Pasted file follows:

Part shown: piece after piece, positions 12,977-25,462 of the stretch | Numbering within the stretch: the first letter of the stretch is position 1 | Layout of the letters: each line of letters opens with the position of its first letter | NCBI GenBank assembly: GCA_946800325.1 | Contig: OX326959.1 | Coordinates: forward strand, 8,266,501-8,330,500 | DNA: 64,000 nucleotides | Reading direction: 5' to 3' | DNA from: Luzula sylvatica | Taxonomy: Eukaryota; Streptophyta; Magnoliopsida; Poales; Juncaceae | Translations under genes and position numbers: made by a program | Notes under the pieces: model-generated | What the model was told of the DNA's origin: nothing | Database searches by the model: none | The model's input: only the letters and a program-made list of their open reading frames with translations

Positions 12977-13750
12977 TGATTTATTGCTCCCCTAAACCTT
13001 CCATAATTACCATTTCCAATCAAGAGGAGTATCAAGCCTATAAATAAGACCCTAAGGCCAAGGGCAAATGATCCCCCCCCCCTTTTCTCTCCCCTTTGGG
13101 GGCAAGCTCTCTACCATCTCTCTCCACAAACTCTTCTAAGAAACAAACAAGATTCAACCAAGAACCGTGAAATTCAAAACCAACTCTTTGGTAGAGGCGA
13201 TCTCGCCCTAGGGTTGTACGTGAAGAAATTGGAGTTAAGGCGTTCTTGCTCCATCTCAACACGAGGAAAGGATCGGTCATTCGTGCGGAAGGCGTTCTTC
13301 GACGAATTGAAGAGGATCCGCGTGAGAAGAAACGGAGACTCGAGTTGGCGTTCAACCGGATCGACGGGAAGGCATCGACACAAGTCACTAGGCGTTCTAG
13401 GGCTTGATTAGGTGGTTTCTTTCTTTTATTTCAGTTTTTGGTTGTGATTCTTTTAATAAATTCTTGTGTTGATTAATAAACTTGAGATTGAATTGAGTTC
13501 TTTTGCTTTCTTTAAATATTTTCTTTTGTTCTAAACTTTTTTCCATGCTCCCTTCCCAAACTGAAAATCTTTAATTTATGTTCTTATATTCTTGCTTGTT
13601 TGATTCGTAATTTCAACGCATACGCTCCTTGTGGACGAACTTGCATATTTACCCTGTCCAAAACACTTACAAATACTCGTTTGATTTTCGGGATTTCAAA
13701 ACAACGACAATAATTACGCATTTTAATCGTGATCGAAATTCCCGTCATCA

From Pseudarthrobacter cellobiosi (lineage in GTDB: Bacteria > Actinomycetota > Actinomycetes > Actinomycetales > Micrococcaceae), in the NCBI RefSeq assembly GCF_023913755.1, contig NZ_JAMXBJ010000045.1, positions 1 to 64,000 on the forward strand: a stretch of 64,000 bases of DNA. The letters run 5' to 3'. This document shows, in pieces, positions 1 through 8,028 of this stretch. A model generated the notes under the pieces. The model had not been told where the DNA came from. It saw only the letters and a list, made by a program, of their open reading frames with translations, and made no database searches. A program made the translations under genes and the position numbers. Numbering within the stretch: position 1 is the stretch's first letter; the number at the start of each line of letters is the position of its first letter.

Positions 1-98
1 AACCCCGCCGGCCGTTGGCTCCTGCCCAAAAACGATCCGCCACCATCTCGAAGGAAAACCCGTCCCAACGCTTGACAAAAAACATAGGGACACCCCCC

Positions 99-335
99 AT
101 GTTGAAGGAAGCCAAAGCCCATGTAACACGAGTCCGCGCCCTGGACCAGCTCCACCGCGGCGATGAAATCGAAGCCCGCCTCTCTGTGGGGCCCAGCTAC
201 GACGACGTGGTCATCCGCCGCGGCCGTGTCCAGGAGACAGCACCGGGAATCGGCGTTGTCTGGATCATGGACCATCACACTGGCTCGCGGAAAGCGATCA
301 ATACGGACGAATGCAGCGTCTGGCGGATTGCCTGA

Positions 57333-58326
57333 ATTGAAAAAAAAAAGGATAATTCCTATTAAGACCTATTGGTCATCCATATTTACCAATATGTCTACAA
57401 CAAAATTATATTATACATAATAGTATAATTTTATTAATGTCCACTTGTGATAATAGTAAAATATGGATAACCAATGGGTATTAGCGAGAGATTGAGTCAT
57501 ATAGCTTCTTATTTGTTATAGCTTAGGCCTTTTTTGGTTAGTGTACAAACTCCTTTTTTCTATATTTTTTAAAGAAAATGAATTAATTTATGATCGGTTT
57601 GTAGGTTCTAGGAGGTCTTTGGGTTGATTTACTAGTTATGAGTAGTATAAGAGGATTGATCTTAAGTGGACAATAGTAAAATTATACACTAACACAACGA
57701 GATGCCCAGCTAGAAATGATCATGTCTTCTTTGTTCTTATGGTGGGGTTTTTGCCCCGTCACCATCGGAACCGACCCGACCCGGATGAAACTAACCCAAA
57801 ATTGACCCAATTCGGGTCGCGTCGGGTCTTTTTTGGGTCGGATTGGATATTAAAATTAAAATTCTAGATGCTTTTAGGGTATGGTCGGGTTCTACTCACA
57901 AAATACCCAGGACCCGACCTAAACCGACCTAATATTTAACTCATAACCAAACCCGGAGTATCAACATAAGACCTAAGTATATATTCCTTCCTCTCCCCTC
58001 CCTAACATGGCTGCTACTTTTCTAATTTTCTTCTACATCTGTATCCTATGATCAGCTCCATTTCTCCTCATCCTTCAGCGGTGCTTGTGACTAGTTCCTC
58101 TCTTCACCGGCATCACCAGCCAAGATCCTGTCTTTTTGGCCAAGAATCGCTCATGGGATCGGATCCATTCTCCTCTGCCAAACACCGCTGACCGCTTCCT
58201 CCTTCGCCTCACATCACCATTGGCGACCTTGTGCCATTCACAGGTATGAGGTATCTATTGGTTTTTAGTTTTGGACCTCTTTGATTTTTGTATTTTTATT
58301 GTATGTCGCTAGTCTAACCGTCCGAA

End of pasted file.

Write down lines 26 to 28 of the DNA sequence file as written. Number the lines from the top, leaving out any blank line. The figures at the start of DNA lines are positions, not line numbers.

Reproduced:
57801 ATTGACCCAATTCGGGTCGCGTCGGGTCTTTTTTGGGTCGGATTGGATATTAAAATTAAAATTCTAGATGCTTTTAGGGTATGGTCGGGTTCTACTCACA
57901 AAATACCCAGGACCCGACCTAAACCGACCTAATATTTAACTCATAACCAAACCCGGAGTATCAACATAAGACCTAAGTATATATTCCTTCCTCTCCCCTC
58001 CCTAACATGGCTGCTACTTTTCTAATTTTCTTCTACATCTGTATCCTATGATCAGCTCCATTTCTCCTCATCCTTCAGCGGTGCTTGTGACTAGTTCCTC